Earlier today, second baseman Robinson Cano signed with the Mariners on a ten-year, $240 million contract, leaving the Yankees out in the cold with an infield that includes the embattled Alex Rodriguez, the hobbled Derek Jeter, the recovering Mark Teixeira, and the recently-signed Kelly Johnson. Now that they don’t have to set aside space for Cano, however, the Yankees are free to pursue any free agent they want, and that is exactly what they are doing according to Bob Nightengale of USA TODAY. Nightengale tweets that the Yankees are “in on everyone”, citing outfielders Shin-Soo Choo and Carlos Beltran, as well as infielders Stephen Drew and Omar Infante.
Nightengale also writes that trade rumors involving the Yankees and current Reds second baseman Brandon Phillips are “inevitable”. There has been some off-and-on speculation that the Reds will move Phillips by the end of the Winter Meetings on Thursday.
At ESPN, Andrew Marchand writes that if Japanese pitching star Masahiro Tanaka is posted, the Yankees could get involved in the bidding.
So far, the Yankees have signed shortstop Brendan Ryan (two years, $5 million), catcher Brian McCann (five years, $85 million), outfielder Jacoby Ellsbury (seven years, $153 million), and starter Hiroki Kuroda (one year, $16 million), but it appears they are far from finished.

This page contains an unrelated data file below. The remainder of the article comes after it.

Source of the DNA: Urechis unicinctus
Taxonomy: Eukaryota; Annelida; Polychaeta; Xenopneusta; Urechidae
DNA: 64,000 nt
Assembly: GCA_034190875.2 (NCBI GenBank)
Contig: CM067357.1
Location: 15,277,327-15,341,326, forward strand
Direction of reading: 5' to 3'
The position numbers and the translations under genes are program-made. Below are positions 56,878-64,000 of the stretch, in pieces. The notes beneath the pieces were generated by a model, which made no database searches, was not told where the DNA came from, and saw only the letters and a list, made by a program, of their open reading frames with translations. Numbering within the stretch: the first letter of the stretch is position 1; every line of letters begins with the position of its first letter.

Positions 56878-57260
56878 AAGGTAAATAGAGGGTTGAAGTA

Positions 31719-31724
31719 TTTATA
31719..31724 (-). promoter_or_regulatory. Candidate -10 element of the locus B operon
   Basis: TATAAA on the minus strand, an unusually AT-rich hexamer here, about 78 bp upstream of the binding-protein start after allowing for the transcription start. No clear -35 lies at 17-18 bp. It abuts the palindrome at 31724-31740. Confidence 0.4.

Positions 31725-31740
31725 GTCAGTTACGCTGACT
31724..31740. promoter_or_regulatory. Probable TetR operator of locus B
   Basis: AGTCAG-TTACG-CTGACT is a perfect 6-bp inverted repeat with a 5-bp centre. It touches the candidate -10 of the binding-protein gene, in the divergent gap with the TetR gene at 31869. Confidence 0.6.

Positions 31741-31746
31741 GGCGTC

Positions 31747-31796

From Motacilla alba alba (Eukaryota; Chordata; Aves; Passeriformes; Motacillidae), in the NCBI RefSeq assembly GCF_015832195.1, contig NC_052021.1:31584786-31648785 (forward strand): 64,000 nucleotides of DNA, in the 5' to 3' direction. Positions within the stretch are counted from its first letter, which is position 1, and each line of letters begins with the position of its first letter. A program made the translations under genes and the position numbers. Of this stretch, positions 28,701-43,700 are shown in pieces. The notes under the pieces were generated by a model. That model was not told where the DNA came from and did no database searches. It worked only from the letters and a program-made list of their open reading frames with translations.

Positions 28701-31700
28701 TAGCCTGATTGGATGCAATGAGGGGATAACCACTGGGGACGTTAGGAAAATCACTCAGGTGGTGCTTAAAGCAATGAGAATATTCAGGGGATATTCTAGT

All spring training there was at least some mild confusion about Nationals first baseman Ryan Zimmerman. He played in almost no regular big league spring training games, instead, staying on the back fields, playing in simulated and minor league contests. When that usually happens, it’s because a player is rehabbing or even hiding an injury, but the Nats insisted that was not the case with Zimmerman. Not everyone believed it. I, for one, was skeptical.
The skepticism was unwarranted, as Zimmerman answered the bell for Opening Day and has played all season. As Jared Diamond of the Wall Street Journal writes today, it was all by design. He skipped spring training because he doesn’t like it and because he thinks it’ll help him avoid late-season injuries and slowdowns, the likes of which he has suffered over the years.
It’s hard to really judge this now, of course. On the one hand Zimmerman has started really slow this season. What’s more, he has started to show signs of warming up only in the past week, after getting almost as many big league, full-speed plate appearances under his belt as a normal spring training would’ve given him. On the other hand, April is his worst month across his entire 14-year career, so one slow April doesn’t really prove anything and, again, Zimmerman and the Nats will consider this a success if he’s healthy and productive in August and September.
It is sort of a missed opportunity, though. Players hate spring training. They really do. if Zimmerman had made a big deal out of skipping it and came out raking this month, I bet a lot more teams would be amenable to letting a veteran or three take it much more easy next spring. Good ideas can be good ideas even if they don’t produce immediately obvious results, but baseball tends to encourage a copycat culture only when someone can point to a stat line or to standings as justification.
Way to ruin it for everyone, Ryan. 😉